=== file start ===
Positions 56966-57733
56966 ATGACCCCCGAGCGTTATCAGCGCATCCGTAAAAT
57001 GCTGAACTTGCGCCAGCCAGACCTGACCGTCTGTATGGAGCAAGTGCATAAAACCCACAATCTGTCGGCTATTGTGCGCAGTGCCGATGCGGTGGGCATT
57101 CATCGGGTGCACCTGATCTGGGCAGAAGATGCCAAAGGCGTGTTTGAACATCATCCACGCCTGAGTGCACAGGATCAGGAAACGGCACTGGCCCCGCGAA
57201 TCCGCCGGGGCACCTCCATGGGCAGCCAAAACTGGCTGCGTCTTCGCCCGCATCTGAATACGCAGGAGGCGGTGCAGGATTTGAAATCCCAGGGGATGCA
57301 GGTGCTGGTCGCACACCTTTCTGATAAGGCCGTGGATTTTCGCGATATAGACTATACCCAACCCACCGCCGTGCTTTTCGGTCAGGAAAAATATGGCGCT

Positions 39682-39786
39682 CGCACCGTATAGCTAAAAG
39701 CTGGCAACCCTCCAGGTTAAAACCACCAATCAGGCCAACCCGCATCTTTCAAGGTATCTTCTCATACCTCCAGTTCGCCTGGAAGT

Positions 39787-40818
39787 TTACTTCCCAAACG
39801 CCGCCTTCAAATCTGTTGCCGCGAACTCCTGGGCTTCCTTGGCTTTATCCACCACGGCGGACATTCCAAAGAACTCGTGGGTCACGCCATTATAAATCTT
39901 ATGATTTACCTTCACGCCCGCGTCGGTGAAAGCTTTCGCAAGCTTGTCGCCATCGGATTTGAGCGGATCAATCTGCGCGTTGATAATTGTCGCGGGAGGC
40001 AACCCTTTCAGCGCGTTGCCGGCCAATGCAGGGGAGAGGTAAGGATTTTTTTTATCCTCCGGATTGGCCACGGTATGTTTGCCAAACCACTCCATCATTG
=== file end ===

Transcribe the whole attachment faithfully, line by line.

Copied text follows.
Positions 56966-57733
56966 ATGACCCCCGAGCGTTATCAGCGCATCCGTAAAAT
57001 GCTGAACTTGCGCCAGCCAGACCTGACCGTCTGTATGGAGCAAGTGCATAAAACCCACAATCTGTCGGCTATTGTGCGCAGTGCCGATGCGGTGGGCATT
57101 CATCGGGTGCACCTGATCTGGGCAGAAGATGCCAAAGGCGTGTTTGAACATCATCCACGCCTGAGTGCACAGGATCAGGAAACGGCACTGGCCCCGCGAA
57201 TCCGCCGGGGCACCTCCATGGGCAGCCAAAACTGGCTGCGTCTTCGCCCGCATCTGAATACGCAGGAGGCGGTGCAGGATTTGAAATCCCAGGGGATGCA
57301 GGTGCTGGTCGCACACCTTTCTGATAAGGCCGTGGATTTTCGCGATATAGACTATACCCAACCCACCGCCGTGCTTTTCGGTCAGGAAAAATATGGCGCT

Positions 39682-39786
39682 CGCACCGTATAGCTAAAAG
39701 CTGGCAACCCTCCAGGTTAAAACCACCAATCAGGCCAACCCGCATCTTTCAAGGTATCTTCTCATACCTCCAGTTCGCCTGGAAGT

Positions 39787-40818
39787 TTACTTCCCAAACG
39801 CCGCCTTCAAATCTGTTGCCGCGAACTCCTGGGCTTCCTTGGCTTTATCCACCACGGCGGACATTCCAAAGAACTCGTGGGTCACGCCATTATAAATCTT
39901 ATGATTTACCTTCACGCCCGCGTCGGTGAAAGCTTTCGCAAGCTTGTCGCCATCGGATTTGAGCGGATCAATCTGCGCGTTGATAATTGTCGCGGGAGGC
40001 AACCCTTTCAGCGCGTTGCCGGCCAATGCAGGGGAGAGGTAAGGATTTTTTTTATCCTCCGGATTGGCCACGGTATGTTTGCCAAACCACTCCATCATTG